Other popular worker-placement options like Stone Age and Tzolk'in are also good choices but, you probably don't need all three of these.
Other lesser recommendations that could work are games like Tobago and Thurn and Taxis. They're okay once in a while.
 
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Tyler DeLisle
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Wow, way more suggestions than I was expecting this quickly, I really appreciate the help!

Some of these have been on and off my radar, some I haven't heard of at all before, so I'm looking through the messages now.
 
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David Napier
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My wife enjoys:

Morels-Easy to teach, quick to play, and I like it too.

Ticket to Ride-One of her favorites. The Europe version has a little more depth to it.

Stone Age: I didn't play this with her but she played it with friends and really liked it.

Lords of Waterdeep-She really likes this game. Also quick and easy to play. Mildly thematic.

Through the Desert-I just played this last weekend and I am interested in getting it because I enjoyed it and it is the kind of game my wife would like. Limited amount or rules (no variable player/card abilities that jam her up for games I love like Sentinels of the Multiverse), tough choices, different paths to victory.

Takenoko-I watched a game of this. If your partner likes Carcassonne she would probably like this as well. Tile laying game, cute theme, nice components.

Hope you pick something you both like!

Dave
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Mystery McMysteryface
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Morels
Aton
Arena: Roma II
YINSH
Traders of Osaka
Saint Petersburg - often referred to as a shopping game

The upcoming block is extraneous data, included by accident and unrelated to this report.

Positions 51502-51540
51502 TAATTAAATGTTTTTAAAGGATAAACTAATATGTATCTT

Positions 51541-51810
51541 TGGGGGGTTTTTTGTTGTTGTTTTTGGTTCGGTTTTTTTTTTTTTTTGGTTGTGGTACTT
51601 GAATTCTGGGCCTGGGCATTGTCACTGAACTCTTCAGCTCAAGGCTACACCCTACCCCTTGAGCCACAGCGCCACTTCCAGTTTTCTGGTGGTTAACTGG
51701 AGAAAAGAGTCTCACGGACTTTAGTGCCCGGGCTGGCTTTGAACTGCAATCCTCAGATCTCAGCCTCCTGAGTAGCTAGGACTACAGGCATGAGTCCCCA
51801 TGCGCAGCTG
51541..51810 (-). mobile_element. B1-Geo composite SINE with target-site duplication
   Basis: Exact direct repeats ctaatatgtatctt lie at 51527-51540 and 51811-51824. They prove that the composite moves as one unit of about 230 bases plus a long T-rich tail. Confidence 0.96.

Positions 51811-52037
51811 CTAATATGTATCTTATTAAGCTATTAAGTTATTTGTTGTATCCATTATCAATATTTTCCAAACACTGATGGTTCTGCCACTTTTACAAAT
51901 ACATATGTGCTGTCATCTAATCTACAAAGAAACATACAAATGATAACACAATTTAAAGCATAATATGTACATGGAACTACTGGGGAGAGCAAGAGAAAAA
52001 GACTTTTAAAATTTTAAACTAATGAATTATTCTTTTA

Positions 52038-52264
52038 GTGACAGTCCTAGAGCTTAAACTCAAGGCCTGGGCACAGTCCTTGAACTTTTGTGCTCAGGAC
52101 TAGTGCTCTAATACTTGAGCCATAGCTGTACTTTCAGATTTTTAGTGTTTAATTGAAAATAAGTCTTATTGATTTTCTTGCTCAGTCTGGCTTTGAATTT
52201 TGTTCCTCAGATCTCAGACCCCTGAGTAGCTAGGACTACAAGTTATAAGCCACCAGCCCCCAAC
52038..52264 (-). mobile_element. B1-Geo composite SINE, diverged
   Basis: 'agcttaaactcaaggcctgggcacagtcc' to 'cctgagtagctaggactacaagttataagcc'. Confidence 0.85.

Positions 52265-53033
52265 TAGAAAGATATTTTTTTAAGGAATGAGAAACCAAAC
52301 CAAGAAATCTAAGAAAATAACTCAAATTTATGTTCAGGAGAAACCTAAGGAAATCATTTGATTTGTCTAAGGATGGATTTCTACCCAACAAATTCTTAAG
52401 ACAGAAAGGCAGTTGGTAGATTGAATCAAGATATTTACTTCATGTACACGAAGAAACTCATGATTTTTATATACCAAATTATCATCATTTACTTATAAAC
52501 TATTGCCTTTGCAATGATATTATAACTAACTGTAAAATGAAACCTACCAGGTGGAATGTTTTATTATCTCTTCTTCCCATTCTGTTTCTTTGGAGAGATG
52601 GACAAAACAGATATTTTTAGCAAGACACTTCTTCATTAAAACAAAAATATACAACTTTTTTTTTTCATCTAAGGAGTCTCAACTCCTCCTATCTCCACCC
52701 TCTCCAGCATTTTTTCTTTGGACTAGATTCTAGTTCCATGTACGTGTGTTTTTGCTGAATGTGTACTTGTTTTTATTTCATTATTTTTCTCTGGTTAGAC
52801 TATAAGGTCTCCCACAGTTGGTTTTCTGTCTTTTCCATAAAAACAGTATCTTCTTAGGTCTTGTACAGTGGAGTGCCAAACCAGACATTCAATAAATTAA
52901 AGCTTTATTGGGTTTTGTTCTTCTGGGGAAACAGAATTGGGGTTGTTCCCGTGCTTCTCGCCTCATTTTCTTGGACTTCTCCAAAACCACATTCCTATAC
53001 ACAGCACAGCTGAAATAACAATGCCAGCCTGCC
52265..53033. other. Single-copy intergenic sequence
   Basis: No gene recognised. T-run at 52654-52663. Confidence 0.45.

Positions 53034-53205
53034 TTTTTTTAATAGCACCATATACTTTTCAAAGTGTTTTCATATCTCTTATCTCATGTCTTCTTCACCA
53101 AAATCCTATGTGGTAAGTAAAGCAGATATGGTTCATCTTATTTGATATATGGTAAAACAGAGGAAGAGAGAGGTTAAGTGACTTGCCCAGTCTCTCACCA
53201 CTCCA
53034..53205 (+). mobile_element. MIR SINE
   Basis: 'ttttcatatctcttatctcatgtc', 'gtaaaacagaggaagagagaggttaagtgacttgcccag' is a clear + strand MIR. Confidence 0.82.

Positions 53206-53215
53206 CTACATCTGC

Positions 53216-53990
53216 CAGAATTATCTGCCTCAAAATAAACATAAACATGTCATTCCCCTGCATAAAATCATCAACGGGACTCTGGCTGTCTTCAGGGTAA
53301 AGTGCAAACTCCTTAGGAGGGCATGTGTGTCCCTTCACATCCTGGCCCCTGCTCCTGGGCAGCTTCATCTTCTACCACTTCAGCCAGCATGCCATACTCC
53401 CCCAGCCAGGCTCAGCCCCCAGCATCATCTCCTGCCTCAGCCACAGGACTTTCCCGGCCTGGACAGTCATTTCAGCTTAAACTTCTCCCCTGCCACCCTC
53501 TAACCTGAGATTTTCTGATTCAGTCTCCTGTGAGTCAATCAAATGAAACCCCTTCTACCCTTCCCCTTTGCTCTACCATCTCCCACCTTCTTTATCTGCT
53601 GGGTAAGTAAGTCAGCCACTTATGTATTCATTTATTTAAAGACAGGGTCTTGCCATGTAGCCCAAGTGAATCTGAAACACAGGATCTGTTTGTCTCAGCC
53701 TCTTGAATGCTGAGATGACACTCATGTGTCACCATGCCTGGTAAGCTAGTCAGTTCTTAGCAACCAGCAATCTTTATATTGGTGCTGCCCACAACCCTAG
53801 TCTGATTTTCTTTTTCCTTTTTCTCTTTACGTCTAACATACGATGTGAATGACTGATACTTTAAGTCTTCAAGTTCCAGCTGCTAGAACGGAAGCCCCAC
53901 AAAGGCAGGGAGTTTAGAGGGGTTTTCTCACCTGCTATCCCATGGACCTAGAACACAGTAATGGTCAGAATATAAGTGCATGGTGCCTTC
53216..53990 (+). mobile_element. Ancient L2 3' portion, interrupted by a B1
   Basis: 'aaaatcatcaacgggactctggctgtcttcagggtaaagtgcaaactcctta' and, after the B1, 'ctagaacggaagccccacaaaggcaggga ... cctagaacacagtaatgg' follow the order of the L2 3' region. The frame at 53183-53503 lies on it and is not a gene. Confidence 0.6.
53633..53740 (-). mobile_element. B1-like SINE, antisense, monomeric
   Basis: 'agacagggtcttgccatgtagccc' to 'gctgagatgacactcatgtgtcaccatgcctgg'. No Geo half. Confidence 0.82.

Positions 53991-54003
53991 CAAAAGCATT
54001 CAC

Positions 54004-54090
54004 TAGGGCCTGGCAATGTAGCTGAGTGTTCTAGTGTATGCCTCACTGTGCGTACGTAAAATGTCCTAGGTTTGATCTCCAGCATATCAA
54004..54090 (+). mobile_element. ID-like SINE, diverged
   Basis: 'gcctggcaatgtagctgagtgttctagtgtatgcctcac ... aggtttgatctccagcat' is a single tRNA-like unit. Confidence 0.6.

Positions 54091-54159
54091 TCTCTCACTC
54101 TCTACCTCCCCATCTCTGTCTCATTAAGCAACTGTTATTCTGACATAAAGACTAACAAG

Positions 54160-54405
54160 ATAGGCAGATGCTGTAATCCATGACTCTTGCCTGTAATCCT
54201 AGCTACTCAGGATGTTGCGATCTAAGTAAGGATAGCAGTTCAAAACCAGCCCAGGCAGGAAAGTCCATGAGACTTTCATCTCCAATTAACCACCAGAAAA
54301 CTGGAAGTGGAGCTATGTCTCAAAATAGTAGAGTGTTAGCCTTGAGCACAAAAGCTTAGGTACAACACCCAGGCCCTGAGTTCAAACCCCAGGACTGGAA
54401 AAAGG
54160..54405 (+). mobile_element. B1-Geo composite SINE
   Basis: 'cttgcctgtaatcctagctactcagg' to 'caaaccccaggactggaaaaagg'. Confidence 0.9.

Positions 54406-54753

Hive
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Tyler DeLisle
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a_traveler wrote:
Fresco - has a dummy player, but quite unlike Alhambra, this one is controlled by the players, and thus becomes quite strategical. The game itself scales nicely in complexity from very simple/elegant to quite a bit more involved if you include 2 or more of its optional modules. Lovely theme and components.
Glen More - a "reminiscent of Carcassonne" game (though not very much so with actual gameplay, as you build your own landscapes). Good mix of strategical/tactical gameplay. There's a dummy "die" player which does nothing but take away semi-random choices, thus making the game speed along nicely with 2 (and 3).
Fjords - lightweight, almost filler, but lovely landscapes; a bit reminiscent of Carcassonne, but with a twist.
Taluva - might be getting too abstract / brainburny, but you do build up lovely landscapes.


I had looked at Fresco and Pastiche for a while, we both went to art school, so I think these would be appealing. I'm wary about what my first real worker-placement game should be though. Would you suggest this over Stone Age?

I've never heard of the others, but definitely looking into them. Glen More in particular has piqued my interest.

Taluvia looks like it has some really cool bits and pieces, I'll have to look into that more also, see if it's something my girlfriend would be interested in.

Thanks!
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Rick Teverbaugh
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I would suggest Le Havre: the Inland Port and Lost Cities and second or third the idea of Kingdom Builder. I would also mention Guildhall.
 
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Tyler DeLisle
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Lot of great suggestions Vivienne, thanks!

I've never heard of "at the Gates of Loyang" checking it out now. At first glance, it definitely looks great, could alternate really well with All Creatures Big and Small.